At 6:46 last Thursday evening, Philippe Jeantot of France won the world's longest single-handed race—the four-leg, 27,000-mile, BOC Challenge—when he sailed his blunt-bowed, twin-ruddered 60-foot yacht, Crèdit Agricole III, past the finish line off Newport's Brenton Reef Tower and into a blood-orange sunset. Jeantot's arrival marked the end of a record-breaking voyage that had begun in Newport more than eight months ago. Of the 25 sailors who started, eight abandoned the race and one disappeared and is presumed dead. As of late Sunday night, 12 had finished and 4 were still at sea. The last of these, John Hughes of Canada, is not expected to arrive in Newport before May 30. Until then, the race is still under way.
However, Jeantot, who also won this round-the-world event in 1982-83, the only other time the BOC has been held, is champion. A national hero in France, Jeantot made the Newport to Cape Town to Sydney to Rio de Janeiro to Newport trip in a total sailing time of 134 days, 5 hours, 24 minutes—bettering his previous performance by 24 days, 21 hours. The next two finishers, Titouan Lamazou and Jean-Yves Terlain, were also French.
Guy Bernardin, who left Newport as a French citizen and arrived there on Thursday as an American, came in fourth. During a three-week layover in Cape Town last October, Bernardin, who has been living in North Kingstown, R.I., for several years, got word that his naturalization papers had come through, so he flew back to the States to be sworn in. The best finish by a home-grown American was that of Mike Plant of Jamestown, R.I., who sailed his 50-foot sloop, Airco Distributor, across the line Saturday afternoon to win the Class II division for boats 40 to 50 feet long.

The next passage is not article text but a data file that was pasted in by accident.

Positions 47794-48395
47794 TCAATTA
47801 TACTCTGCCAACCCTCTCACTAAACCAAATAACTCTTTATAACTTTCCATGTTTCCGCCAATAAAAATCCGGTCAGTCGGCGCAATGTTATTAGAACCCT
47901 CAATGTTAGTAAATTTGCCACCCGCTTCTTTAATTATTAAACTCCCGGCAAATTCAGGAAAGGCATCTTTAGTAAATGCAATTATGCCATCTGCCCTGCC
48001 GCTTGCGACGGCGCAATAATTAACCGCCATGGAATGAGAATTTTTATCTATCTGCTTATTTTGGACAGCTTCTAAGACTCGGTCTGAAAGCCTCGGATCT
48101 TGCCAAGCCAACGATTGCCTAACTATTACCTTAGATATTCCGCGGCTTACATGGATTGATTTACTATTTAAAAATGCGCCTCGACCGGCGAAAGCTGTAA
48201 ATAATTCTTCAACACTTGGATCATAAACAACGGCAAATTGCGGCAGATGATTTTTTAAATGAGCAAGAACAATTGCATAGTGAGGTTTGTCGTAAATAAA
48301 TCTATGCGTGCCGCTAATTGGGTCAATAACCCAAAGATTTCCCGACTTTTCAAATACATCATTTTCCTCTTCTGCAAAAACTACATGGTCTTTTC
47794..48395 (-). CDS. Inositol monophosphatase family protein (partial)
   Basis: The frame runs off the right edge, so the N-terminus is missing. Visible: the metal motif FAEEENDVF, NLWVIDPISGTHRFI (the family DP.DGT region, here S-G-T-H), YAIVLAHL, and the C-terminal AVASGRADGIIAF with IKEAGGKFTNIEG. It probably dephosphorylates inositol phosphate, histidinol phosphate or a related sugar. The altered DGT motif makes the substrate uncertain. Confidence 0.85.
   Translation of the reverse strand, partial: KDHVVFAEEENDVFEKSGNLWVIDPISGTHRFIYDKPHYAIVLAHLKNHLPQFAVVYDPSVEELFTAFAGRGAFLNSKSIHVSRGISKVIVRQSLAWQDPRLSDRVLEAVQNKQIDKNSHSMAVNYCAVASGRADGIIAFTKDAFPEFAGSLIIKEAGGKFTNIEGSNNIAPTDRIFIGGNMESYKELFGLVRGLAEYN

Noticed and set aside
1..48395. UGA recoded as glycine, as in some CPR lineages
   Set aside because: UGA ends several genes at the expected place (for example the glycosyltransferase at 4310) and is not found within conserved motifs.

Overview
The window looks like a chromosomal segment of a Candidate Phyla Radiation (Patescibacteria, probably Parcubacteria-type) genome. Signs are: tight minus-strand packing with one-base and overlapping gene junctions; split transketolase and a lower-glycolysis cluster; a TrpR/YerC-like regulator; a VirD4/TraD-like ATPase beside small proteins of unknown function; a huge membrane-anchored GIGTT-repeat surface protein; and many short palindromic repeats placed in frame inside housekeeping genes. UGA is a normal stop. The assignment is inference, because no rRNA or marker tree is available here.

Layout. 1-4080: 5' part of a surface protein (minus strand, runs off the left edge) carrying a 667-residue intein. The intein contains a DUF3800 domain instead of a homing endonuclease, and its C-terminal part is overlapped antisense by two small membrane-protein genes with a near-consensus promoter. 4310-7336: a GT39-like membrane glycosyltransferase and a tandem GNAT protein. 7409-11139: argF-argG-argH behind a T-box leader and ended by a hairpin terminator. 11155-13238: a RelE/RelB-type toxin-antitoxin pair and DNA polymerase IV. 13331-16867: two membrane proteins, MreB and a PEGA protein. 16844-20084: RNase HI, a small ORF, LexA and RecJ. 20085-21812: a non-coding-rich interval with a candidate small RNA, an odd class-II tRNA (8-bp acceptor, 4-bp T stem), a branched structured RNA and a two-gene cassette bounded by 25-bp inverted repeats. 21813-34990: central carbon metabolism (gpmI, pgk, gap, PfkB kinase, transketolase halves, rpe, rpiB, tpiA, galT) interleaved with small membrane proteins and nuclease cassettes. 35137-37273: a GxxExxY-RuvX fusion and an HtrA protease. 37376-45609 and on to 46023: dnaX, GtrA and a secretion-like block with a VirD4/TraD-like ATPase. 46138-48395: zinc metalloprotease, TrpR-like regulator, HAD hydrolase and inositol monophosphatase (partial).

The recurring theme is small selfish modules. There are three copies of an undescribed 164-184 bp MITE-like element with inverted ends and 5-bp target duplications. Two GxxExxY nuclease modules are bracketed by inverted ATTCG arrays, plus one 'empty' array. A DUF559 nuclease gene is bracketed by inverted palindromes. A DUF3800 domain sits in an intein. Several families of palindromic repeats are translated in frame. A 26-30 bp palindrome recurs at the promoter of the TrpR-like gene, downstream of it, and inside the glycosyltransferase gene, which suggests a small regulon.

Jeantot, who turned 35 the night of his arrival, won only one of the race's four legs and was third into Newport. But he was always among the leaders, pushing the pace and himself. "The guy who's the toughest one, who can keep going the longest, will win," he said on Friday, looking as clear-eyed and fresh as he did on Aug. 30, the day the race began.
Jeantot allowed himself no more than five hours of sleep a day when he was at sea and never more than an hour at a time. Before nodding off he would set Crèdit Agricole's computerized alarm system, which wailed like the air horn of an 18-wheeler if the boat speed, wind direction, course or water depth were not what they should have been. "Even if you are deep-sleeping you wake up," said Jeantot, demonstrating the alarm to two unprepared visitors, nearly blowing the hair off the napes of their necks.